The £3.8m project, which includes a covered parking area with a canopy made from photovoltaic (PV) panels, has been designed and built by UK Power Network Services and will help provide clean energy to the council’s headquarters at County Hall in Morpeth.
The investment is part-funded by the England European Regional Development Fund as part of the European Structural and Investment Funds Growth Programme?2014-2020 with match-funding from the council, which it plans to recoup through energy savings.
Once completed, the solar PV carport farm will generate approximately 40% of county hall’s usage. When combined with the roof-based solar PV, it is estimated that 50% of county hall’s energy needs will be met with solar generated energy.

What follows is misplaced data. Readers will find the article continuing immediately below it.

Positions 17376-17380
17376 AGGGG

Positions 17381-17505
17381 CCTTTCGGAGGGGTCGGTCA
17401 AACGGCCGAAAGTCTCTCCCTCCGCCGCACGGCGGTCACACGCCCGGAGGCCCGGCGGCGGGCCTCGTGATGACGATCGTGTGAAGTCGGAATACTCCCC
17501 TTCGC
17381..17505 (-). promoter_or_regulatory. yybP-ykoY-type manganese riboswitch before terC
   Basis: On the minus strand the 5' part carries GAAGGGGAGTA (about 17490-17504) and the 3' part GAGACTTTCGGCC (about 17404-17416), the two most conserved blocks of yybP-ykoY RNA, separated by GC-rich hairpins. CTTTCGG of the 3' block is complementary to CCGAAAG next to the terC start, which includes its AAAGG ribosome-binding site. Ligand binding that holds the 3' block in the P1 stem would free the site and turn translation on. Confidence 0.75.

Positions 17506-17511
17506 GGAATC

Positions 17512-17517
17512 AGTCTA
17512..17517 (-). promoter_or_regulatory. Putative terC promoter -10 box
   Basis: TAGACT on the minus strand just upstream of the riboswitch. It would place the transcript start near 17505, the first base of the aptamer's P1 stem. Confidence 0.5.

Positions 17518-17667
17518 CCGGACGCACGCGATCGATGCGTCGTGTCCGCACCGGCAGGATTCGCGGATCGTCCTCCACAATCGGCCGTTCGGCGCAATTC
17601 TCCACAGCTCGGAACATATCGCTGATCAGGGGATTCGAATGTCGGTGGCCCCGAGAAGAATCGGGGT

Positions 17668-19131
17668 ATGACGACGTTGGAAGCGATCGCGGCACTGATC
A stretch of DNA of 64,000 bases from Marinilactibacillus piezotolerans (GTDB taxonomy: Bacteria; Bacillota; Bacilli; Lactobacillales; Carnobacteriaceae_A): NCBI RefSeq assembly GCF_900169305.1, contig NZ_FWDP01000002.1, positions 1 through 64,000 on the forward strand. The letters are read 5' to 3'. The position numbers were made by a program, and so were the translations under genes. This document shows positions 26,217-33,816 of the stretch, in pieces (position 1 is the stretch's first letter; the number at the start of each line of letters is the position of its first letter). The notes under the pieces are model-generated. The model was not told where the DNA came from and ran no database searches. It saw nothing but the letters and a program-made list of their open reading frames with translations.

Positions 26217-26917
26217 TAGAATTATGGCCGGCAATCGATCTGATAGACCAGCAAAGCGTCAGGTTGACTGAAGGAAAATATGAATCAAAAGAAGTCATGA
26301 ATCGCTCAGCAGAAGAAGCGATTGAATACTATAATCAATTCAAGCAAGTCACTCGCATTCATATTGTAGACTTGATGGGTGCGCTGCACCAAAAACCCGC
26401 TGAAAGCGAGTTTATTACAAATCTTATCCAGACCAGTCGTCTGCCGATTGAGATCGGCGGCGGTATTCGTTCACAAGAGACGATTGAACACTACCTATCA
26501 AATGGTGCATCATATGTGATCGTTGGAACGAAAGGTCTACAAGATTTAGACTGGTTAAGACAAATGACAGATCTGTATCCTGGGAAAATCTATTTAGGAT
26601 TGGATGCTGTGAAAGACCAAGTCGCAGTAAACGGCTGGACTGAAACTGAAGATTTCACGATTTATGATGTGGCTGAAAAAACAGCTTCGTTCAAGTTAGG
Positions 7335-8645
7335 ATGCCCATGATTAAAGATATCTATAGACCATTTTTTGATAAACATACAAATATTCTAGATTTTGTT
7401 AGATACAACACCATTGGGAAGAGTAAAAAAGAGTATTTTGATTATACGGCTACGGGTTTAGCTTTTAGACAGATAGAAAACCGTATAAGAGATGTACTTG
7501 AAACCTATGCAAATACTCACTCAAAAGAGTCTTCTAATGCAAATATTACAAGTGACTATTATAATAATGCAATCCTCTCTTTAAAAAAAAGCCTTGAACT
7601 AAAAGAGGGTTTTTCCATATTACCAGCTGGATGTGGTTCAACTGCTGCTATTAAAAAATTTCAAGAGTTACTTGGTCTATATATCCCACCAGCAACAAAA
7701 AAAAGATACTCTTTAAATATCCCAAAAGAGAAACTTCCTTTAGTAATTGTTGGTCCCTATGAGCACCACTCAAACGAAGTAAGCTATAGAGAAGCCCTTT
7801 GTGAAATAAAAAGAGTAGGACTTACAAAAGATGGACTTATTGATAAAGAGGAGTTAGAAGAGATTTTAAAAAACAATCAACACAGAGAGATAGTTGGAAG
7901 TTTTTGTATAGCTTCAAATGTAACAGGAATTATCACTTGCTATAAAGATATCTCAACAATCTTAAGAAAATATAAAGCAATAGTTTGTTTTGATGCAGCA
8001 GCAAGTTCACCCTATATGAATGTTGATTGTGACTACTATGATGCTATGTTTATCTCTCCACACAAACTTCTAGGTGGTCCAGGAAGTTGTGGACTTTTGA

Between £100,000 and £150,000 is anticipated to be saved on energy costs each year, and an estimated 250 tonnes?of carbon emissions will be saved annually.
The new solar energy infrastructure is the third biggest installation of its type in the UK.
Cllr Glen Sanderson, council leader and cabinet member for Climate Change said: ‘This is a historical moment for Northumberland County Council and one we should be very proud of.
‘It’s great to see this initiative finally come to fruition which will save a massive amount on council energy supply spending and will also reduce the need for us to rely on fossil fuels to power our main building.’
David Mitchell, director of UK Power Networks Services, said: ‘We are delighted to be delivering such a pivotal project for Northumberland County Council to assist in their objective of reducing carbon emissions in half by 2025. This solar energy infrastructure is one of the largest solar car port installations in the UK and will change the way the council’s fleet operate to reduce cost and improve carbon efficiency.’